Here is John Ford’s very first Oscar nominated film. Let’s just say he could only go up from here.
Arrowsmith is based on the novel by Sinclair Lewis about a young medical research scientist with so much potential. All Martin Arrowsmith’s (Ronald Colman) life seems to be in preparation to be a great scientist. He’s told by his professor and mentor that he could do great things in the world of research, but Martin meets a young nurse, Leora (Helen Hayes) and marries. A research scientists salary won’t support them, so they move to her hometown in South Dakota and Martin becomes the town’s doctor.
Throughout the film, the men of science who work in laboratories trying to find cures for diseases look down on private doctors. They write them off as pill distributors, only helping one person at a time. These lab rats seem to thrive on the idea that though their work may be slow and tedious, their rewards will be much greater in the end. It seems that Martin is selling out.
Martin quickly finds out that he’s not very good at practicing medicine. It’s not so much that he’s a bad doctor, but that he is not motivated by running house to house distributing pills. When a disease breaks out among the town’s cattle, Martin steps into the case, just for fun. He ends up turning his kitchen into a lab and creating a serum to cure the infected cattle. We easily see that he’s more invigorated by creating medicine rather than delivering babies or pulling children’s loose teeth.
Word soon gets around about Martin, the cow doctor, and when Leora loses their baby they decide to move back to New York, where Martin will work under his old professor again. His research starts slow at first and of course once he’s a little discouraged he makes a great discovery. Along this time there’s also an outbreak of plague, which propels the Arrowsmiths to go to the West Indies to see if his newly discovered medicine can help.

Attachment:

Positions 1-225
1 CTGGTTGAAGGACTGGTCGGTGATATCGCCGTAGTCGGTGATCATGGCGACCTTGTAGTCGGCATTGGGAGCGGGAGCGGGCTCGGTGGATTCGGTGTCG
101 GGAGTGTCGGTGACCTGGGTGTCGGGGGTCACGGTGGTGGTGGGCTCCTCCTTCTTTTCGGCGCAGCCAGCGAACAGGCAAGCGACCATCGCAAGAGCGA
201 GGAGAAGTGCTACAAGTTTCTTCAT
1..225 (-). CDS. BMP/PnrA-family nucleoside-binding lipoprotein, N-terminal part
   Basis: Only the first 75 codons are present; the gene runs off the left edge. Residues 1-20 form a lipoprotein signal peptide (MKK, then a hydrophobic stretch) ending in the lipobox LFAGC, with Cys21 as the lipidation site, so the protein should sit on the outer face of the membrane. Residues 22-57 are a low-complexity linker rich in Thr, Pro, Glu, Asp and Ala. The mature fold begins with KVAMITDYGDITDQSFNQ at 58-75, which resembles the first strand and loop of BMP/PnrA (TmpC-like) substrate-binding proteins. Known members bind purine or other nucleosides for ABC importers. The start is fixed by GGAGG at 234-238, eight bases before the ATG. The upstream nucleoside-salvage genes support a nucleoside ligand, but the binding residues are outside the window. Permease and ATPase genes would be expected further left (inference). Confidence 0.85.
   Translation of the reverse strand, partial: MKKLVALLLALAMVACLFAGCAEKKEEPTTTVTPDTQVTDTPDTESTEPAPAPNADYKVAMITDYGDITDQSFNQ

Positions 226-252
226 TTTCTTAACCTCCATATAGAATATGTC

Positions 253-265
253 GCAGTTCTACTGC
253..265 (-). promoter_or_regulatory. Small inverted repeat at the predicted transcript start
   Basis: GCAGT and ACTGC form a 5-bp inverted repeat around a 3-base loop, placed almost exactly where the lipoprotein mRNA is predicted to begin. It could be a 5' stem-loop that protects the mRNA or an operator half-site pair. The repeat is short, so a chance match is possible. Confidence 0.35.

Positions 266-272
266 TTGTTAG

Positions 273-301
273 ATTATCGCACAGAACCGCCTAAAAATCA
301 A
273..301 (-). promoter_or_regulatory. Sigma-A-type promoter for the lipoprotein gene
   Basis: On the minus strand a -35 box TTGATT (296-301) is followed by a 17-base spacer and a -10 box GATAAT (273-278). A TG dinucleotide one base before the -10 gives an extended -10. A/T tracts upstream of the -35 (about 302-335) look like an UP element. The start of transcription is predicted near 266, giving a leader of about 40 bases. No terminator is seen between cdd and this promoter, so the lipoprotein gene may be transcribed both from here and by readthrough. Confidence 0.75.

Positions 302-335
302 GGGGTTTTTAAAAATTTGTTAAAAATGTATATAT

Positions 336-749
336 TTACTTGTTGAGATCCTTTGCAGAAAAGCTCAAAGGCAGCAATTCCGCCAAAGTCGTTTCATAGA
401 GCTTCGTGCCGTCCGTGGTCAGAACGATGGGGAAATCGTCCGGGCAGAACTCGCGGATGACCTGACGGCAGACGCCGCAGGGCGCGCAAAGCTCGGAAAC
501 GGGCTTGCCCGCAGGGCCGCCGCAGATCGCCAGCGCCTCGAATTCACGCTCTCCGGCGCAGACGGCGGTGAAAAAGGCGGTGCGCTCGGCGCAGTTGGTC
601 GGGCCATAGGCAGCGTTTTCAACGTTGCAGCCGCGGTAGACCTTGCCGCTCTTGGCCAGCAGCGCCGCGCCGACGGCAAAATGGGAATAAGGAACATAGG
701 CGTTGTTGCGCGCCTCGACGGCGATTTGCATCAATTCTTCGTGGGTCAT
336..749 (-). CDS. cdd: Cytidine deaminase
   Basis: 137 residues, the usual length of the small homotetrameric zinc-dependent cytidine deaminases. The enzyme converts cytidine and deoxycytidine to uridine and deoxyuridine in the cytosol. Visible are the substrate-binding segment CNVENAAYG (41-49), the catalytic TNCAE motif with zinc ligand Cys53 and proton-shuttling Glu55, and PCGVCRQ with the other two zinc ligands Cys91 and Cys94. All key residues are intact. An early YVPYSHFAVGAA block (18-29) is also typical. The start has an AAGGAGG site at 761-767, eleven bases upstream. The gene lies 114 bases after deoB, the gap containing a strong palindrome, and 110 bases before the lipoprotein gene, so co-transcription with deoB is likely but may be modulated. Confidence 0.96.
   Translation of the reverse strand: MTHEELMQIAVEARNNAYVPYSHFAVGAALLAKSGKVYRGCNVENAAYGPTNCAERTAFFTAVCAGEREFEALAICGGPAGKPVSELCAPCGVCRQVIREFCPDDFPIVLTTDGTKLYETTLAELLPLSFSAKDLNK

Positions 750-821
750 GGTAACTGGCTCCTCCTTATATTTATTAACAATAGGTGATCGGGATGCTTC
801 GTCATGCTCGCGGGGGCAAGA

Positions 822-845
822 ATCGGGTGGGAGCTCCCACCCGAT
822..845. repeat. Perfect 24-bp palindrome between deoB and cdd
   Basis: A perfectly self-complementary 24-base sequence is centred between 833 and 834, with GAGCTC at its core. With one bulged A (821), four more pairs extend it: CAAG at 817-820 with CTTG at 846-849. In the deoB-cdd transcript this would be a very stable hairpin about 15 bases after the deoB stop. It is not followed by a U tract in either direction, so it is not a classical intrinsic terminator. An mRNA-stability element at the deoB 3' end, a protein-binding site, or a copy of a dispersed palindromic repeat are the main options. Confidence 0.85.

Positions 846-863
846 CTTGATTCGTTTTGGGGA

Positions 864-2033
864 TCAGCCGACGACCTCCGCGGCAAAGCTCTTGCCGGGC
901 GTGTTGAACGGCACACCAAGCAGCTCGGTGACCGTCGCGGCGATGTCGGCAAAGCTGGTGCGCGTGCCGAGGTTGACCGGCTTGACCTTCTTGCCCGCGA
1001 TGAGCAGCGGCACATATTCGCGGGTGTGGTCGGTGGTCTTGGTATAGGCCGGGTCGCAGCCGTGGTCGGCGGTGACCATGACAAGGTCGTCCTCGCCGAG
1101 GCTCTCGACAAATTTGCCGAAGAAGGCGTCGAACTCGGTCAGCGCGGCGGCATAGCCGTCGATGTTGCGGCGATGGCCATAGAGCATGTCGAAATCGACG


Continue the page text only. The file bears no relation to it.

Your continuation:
All that just seems like perfect timing, don’t it? But don’t worry, the travels prove to be tragic and Myrna Loy shows up as a beautiful Hollywood headliner in the last quarter who doesn’t really have much other purpose in the film. Hard to believe this trite plot line has been reused for over eighty years now.
Honestly, this seems like one of the first boring biographical films made just for an Oscar buzz. It’s not biographical, but it has that sort of feel, building Arrowsmith up to some hero with all sorts of drama around him. I don’t know how well the film follows the novel, (perhaps Loy’s character has more time and purpose) but I think you’d get much more satisfaction out of any novel than this film.
“That’s no compliment, it’s a scientific fact.”